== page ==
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Windows on the world : a novel
Beigbeder, Frederic
Adult Fiction BEIGBED

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From Publishers' Weekly:

"You know how it ends: everybody dies." Thus begins Beigbeder's gripping apocalyptic novel, which takes place on September 11, 2001-the date on which New York realtor Carthew Yorston has taken his seven- and nine-year-old sons for a long-promised breakfast at the eponymous eatery atop the North Tower of the World Trade Center. Alternating with Smith's narration is the voice of Beigbeder himself-or a thinly disguised version of the French author-musing about the tragedy one year later over his own breakfast in Le Ciel de Paris, on the 56th floor of the Tour Montparnasse, the tallest building in Paris. Each chapter of the novel represents one minute on that fateful morning, from 8:30 to 10:29; nearly all are less than three pages, and several prove startling in their brevity ("In the Windows, the few remaining survivors intone Irving Berlin's `God Bless America' (1939)"). Both men riff on everything from trivia to politics and make often poignant philosophical observations. Abundant doses of gallows humor at once add levity and underscore the drama. Yorston's overheard snatches of fatuous cell-phone conversations, for example, would be funny in another context, while the enforced exit of a cigar-smoking guest at Windows on the World "thereby proves that a cigar can save your life." Though some readers may be put off by this novel's subject matter, Beigbeder invests his narrators with such profound humanity that the book is far more than a litany of catastrophe: it is, on all levels, a stunning read. (Mar.) FYI: Beigbeder's novel debuted at #2 on the French bestseller list. The English edition is slightly different from the French original because, Beigbeder writes in an Author's Note, when he reread the book in English, "there were, I felt, moments when it was starker and perhaps more likely to wound than I intended." (c) Copyright PWxyz, LLC. All rights reserved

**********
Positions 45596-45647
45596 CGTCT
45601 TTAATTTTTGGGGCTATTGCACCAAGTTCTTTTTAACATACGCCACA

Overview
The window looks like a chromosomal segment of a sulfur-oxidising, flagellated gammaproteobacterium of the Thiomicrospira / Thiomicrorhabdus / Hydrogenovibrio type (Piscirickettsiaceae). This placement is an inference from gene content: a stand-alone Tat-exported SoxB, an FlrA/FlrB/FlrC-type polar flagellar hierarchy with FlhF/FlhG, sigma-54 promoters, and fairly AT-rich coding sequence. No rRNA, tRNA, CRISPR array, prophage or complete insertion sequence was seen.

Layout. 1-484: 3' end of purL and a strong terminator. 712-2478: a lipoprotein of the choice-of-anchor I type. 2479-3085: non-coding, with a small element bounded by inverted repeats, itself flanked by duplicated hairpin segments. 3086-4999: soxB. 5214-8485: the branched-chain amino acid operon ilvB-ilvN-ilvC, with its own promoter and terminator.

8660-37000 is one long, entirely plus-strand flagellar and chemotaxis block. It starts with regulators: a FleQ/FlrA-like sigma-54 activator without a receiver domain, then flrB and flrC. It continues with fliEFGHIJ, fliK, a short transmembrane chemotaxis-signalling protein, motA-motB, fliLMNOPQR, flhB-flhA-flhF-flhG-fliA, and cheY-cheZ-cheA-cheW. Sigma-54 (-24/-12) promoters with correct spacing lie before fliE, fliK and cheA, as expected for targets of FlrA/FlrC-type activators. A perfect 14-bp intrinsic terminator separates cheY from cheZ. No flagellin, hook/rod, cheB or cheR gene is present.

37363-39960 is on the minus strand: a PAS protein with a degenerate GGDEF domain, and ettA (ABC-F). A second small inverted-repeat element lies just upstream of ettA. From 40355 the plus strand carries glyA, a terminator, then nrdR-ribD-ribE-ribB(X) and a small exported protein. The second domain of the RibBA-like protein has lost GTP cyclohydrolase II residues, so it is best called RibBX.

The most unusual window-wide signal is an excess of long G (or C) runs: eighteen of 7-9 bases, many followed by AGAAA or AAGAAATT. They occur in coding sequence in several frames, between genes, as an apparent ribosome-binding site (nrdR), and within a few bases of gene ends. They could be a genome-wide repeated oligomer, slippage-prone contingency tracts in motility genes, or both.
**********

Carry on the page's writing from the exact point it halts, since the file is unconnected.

From Library Journal:

This French novel about 9/11 has enjoyed great popular and critical success in Europe, and one can readily see why. It is a powerful, earnest, and in some ways playful novel that successfully blends tragedy and pathos with an irresistible exuberance for life. The novel has two interlocking narratives: one focuses on the tragedy itself, following the deadly struggles of a father and his two young sons trapped in Windows on the World, the restaurant on top of the World Trade Center; the other functions like the chorus of a postmodern Greek tragedy. Here, a Parisian writer sitting in a restaurant two years after the attacks speaks directly to us about 9/11, the novel he is writing about this tragedy, and history and human suffering. Beigbeder (99 Francs) thus provides poignant philosophical commentary while suggesting-tactfully and respectfully-that life goes on even in the wake of something so horrific. A brave, intriguing, emotionally resonant work; enthusiastically recommended for all libraries.-Patrick Sullivan, Manchester Community Coll., CT (c) Copyright 2010. Library Journals LLC, a wholly owned subsidiary of Media Source, Inc. No redistribution permitted.

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